SpongeBob Squarepants: The Complete Second Season review by Mike Long

If Nickelodeon's constant airings of SpongeBob Squarepants and the tons of SpongeBob merchandise in stores hasn't convinced that this character is truly a cultural phenomenon, then the release of The SpongeBob Squarepants Movie in a month should. Yes, that goofy little yellow sponge has taken America by storm and there's no end in sight. But the question is, Is it worth all of the hype? There was a time when I didn't know the answer to that question, but now that I've watched the show (...a lot, thanks to my daughters...), I have to say that it is very clever and charming, although, admittedly, it isn't for everyone. The show certainly hit its stride in its second season, which is coming to DVD.

Just in case you aren't familiar with SpongeBob Squarepants, SpongeBob (voiced by Tom Kenny) is a naive, but friendly sponge who lives at the bottom of the ocean in a community called Bikini Bottom. SpongeBob's best friend is a dimwitted starfish named Patrick (voiced by Bill Fagerbakke). SpongeBob works at a fast-food restaurant called "The Krusty Krab" for Mr. Krabs (voiced by Clancy Brown), alongside his negative neighbor, Squidward (voiced by Rodger Bumpass), a squid. SpongeBob is also friends with Sandy (voiced by Carolyn Lawrence), a squirrel who lives underwater in a huge dome. SpongeBob is always getting into trouble either at work, at home, or at "Mrs. Puff's Driving School", where SpongeBob is attempting to get a license to drive a boat. He and Patrick often finds way to annoy Squidward, although they often feel that they are actually helping the gloomy squid.

SpongeBob Squarepants is certainly an interesting show, as it works on many levels. The colorful animation, cute characters, and slapstick comedy will appeal to children. Yet, the show also has a very sly sense of humor which some adults will like. The show isn't necessarily subversive, nor is it ever raunchy, never going beyond fart jokes, but the makers clearly know that adults will be watching and throw in many jokes which will sail far over the heads of children. And while much of the humor is quite broad, there's at least one joke per show which comes totally out of left field and is clearly aimed at those who like their comedy a bit different.

In my opinion, Season 2 contains some of SpongeBob Squarepants' best work. Looking through the list of the 39 episodes contained here (Each half-hour show usually contains 2 episodes, so this set contains roughly 19 half-hour shows plus the half-hour long Christmas special, "Christmas Who?"), the names of episodes which have already become classics jump out at you. For example, there's "Bubble Buddy", where SpongeBob new friends, who's a giant bubble, manages to infuriate everyone in Bikini Bottom; or "Grandma's Kisses", which has SpongeBob deciding that he's too old to be pampered by his Grandma (voiced by Marion Ross of Happy Days fame); or the one where SpongeBob and Patrick disturb Sandy while she's hibernating ("Survival of the Idiots"); how about "Frankendoodle", in which SpongeBob and Patrick find a magic pencil and SpongeBob's self-portrait comes to life; and who could forget "Sailor Mouth", where the constant profanity is replaced by the sound of a dolphin (this has got to be one of the weirdest episodes ever). I'm sure that everyone will have their own favorites from Season 2, but those are some of the highlights. By this time, the show's creators were clearly very comfortable with the characters and the SpongeBob Squarepants style of humor and the non-linear style of the show makes it very easy for newcomers to jump into the program. If you've been curious about the SpongeBob Squarepants hype, then Season 2 would be a good place to start.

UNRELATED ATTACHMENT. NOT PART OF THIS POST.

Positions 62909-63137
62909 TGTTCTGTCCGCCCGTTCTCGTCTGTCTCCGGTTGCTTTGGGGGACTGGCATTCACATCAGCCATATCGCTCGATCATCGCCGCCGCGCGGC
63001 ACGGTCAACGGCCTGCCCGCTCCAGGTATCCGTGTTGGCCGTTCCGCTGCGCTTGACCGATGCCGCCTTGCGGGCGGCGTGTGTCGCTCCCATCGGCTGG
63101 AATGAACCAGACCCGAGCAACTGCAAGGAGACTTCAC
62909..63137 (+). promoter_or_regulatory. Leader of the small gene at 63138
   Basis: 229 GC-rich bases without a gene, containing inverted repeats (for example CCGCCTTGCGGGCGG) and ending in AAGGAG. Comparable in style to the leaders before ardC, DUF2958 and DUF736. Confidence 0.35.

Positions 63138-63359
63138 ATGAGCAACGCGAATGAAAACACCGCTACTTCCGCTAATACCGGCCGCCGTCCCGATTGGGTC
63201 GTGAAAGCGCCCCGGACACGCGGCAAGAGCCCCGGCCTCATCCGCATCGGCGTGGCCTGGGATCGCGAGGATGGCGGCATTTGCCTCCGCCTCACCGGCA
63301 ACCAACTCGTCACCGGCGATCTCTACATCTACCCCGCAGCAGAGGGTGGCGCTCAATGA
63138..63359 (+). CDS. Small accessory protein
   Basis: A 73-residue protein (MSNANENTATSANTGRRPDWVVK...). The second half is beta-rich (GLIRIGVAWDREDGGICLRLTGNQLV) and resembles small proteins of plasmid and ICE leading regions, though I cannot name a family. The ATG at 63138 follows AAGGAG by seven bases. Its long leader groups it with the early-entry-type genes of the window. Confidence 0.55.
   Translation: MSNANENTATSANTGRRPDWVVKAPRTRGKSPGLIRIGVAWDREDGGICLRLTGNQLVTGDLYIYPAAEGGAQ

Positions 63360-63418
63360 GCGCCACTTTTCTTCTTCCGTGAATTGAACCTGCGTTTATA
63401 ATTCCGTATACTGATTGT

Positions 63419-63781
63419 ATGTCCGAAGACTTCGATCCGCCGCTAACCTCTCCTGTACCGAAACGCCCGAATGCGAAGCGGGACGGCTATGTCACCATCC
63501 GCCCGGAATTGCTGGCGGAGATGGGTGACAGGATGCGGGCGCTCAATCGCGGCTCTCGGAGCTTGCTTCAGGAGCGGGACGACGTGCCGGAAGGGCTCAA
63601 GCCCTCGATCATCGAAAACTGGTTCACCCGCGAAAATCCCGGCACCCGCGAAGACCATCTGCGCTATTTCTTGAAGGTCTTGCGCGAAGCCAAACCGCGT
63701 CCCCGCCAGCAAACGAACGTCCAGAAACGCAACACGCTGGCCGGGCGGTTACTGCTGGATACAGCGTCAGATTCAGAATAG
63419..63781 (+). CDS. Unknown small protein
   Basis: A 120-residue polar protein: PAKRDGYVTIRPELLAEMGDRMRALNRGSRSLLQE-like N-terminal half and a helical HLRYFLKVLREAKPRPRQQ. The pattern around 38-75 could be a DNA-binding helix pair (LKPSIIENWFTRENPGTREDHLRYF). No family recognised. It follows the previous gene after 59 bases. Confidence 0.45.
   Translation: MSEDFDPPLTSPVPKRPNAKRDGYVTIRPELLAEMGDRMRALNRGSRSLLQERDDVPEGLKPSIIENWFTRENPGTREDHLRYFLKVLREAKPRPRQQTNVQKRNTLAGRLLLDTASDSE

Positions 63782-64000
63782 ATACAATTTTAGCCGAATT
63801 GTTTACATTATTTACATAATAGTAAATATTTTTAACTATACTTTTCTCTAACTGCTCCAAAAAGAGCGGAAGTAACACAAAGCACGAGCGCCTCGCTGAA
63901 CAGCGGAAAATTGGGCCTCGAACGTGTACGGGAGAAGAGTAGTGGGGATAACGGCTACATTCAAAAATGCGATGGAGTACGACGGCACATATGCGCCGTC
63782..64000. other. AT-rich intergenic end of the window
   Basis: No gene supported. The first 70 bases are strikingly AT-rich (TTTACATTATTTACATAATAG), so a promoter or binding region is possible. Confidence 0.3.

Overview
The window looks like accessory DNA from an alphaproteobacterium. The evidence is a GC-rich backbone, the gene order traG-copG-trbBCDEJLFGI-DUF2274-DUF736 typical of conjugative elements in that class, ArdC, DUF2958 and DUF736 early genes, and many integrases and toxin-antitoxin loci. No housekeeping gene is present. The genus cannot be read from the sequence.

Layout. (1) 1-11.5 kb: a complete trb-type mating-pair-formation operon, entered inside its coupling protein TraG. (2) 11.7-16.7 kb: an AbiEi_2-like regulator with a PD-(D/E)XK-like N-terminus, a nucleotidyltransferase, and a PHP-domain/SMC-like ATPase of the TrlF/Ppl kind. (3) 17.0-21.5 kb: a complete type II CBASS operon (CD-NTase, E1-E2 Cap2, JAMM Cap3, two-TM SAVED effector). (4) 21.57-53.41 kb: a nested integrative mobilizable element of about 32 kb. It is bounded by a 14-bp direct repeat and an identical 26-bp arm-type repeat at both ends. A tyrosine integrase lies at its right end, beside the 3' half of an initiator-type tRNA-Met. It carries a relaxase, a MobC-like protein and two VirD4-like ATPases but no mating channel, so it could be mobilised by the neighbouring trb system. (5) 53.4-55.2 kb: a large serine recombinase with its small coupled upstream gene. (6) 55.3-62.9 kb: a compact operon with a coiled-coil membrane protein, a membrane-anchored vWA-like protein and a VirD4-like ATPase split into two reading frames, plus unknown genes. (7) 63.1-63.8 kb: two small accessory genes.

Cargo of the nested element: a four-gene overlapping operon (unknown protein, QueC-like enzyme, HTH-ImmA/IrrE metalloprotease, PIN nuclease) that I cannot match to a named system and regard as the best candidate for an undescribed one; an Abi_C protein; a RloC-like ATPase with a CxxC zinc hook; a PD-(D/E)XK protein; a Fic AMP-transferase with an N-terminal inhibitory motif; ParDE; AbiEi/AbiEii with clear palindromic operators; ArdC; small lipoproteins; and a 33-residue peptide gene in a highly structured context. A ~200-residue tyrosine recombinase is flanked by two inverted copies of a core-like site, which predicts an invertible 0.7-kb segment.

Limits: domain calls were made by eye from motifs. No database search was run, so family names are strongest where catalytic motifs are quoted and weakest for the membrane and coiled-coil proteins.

SpongeBob Squarepants: The Complete Second Season swims onto DVD courtesy of Paramount Home Entertainment. The 3-disc boxed set contains all 39 episodes from Season 2. Paramount has continued to release SpongeBob Squarepants compilation DVDs which contain a handful of episodes, so some of the shows in this set have been previously available on other DVD releases. This can be looked at two ways: either Paramount is engaging in double-dipping, or their separating the casual fans, who would buy the single discs, from the true collectors, who would want the season collections. Anywho, the episodes contained here are presented in there original 4:3 aspect ratio. The images on this transfer are very sharp and clear and the colors look fantastic. The image is quite stable and offers quite a bit of depth. This doesn't really cause a 3-D effect, but it comes close. The transfer does show some artifacting at time, but there is no stuttering of the animation. The DVDs feature Dolby 2.0 Surround audio tracks which provide clear dialogue, sound effects, and music. The dynamic range is fine, and the surround channels sport mostly musical cues, but the stereo effects are noticeable and effective.

This set contains a few extras, but not as many as the Season 1 set. Various members of the SpongeBob Squarepants animation crew offer audio commentaries on seven episodes. Disc 3 offers storyboards for "Christmas Who?" and "Mermaidman & Barnacleboy III", complete with dialogue. The only other extra is "Around the World with SpongeBob Squarepants" (1 minute) which offers clips from the show in various foreign languages.

8 out of 10 Jackasses

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